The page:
The inaugural Utah Biennial titled Mondo Utah consists of succinct artistic statements, collections, artifacts and positions that celebrate the diversity of Utahs cultural landscape. Cultural lore, forgotten icons and parallel art worlds are explored in this exhibition.
Utah Biennial: Mondo Utah is an anthropological look at the history past and present of contemporary art, folklore and culture in Utah. The theme of this first edition looks at the myriad ways in which Utah has been used as a site, subject, support, and material. Generating new projects and unearthing archival legacies, the exhibition demonstrates how Utah has produced its own language of contemporary art within our countrys cultural puzzle.
Mondo Utah or the world of Utah, is taken from the eponymous book by Utahn filmmaker Trent Harris, a publication of contemporary mythology that looks into the fables and idiosyncrasies originating from the Beehive state. The word Mondo references a filmmaking genre dating back to the early 60s from Italian filmmaker Gualtiero Jacopetti whose 1962 film Mondo Cane pioneered a filmmaking style known for cinema verite and pseudo-documentary that blurred reality and fiction. The film was structurally divided into short, unrelated vignettes or stories that brought one through a panorama of events unfolding before the camera.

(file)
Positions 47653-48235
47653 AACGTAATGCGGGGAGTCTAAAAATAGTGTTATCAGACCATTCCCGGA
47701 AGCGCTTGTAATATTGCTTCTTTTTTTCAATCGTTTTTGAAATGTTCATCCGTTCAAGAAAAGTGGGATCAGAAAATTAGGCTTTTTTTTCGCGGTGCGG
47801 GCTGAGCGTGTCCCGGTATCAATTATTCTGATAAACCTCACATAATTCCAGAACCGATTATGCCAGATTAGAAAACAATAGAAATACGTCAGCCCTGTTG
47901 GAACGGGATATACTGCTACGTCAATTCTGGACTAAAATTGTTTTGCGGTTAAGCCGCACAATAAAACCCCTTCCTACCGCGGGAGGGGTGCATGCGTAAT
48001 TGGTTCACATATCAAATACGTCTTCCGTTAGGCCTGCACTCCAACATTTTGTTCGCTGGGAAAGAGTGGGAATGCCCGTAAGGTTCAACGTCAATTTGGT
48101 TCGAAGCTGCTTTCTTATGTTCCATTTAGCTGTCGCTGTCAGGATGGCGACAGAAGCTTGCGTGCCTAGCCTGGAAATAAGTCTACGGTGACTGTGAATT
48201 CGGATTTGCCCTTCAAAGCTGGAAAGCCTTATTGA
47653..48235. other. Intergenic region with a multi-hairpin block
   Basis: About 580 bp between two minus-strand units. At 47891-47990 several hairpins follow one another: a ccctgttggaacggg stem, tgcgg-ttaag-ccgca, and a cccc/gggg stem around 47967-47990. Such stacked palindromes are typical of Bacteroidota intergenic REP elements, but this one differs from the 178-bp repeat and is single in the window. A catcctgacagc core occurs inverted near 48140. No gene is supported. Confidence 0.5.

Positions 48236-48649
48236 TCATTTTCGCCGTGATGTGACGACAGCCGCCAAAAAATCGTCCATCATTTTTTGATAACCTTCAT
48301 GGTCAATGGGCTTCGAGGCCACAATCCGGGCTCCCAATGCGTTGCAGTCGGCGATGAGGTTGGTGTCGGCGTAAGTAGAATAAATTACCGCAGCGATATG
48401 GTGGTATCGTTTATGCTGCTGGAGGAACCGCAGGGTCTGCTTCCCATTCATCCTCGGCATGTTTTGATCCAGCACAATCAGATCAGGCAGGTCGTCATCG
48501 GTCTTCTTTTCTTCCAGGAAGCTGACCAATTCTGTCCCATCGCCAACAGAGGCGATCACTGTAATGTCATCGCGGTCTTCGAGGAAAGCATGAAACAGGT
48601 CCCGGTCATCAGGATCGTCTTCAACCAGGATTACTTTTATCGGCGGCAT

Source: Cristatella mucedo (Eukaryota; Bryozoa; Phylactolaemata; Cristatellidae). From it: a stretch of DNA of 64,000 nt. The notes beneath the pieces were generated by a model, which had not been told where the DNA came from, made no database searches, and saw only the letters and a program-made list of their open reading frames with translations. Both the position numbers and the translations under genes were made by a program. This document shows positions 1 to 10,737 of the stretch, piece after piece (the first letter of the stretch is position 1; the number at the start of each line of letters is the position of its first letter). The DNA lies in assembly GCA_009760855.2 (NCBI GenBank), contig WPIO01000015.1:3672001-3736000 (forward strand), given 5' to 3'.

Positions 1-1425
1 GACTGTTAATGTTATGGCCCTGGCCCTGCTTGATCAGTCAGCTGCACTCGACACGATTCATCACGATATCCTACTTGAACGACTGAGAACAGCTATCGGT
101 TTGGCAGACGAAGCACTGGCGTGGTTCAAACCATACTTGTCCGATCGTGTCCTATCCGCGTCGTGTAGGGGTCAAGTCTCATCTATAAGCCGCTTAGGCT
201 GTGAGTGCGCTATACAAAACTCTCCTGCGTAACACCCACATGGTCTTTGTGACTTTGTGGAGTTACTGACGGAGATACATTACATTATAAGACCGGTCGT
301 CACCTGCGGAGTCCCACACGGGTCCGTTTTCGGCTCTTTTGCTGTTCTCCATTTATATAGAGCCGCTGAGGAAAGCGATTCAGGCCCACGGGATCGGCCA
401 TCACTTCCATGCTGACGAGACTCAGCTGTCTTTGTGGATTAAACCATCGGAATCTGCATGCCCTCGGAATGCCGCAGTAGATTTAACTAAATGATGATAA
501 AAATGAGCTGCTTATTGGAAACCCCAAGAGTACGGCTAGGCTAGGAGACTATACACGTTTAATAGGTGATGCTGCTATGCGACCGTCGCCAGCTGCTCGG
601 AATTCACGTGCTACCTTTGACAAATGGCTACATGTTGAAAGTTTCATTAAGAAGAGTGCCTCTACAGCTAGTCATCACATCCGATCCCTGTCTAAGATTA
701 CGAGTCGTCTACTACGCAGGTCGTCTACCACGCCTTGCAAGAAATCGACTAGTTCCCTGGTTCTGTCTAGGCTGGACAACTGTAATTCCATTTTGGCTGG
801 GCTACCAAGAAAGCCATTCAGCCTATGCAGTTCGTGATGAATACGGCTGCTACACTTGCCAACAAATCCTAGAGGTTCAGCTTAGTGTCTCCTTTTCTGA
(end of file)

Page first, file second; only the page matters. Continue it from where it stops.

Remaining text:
Structured like a Russian doll, the Utah Museum of Contemporary Art is taken over by a series of exhibitions within the larger framework of the biennial. The recursive format reveals parallel worlds of art history, recent cultural productions, contemporary practices, outsider trajectories and aesthetic positions. Projects include Andy Warhols hoax, Chris Burdens guerrilla art history, a tower of tumbleweeds, a film bathed in the Dead Sea before being thrown into a Spiral Jetty, a survey of faithful abstraction, the sublime of conceptual landscapes, a contemporary guide to a lost Utah, a 72-hour survival blanket, and an attack of a giant brine shrimp on downtown Salt Lake City. Institutional collaborations and collections come from the Church History Museum, the Central Utah Art Center, Summum, Wolf Productions, and the Salt Lake Art Center Collection.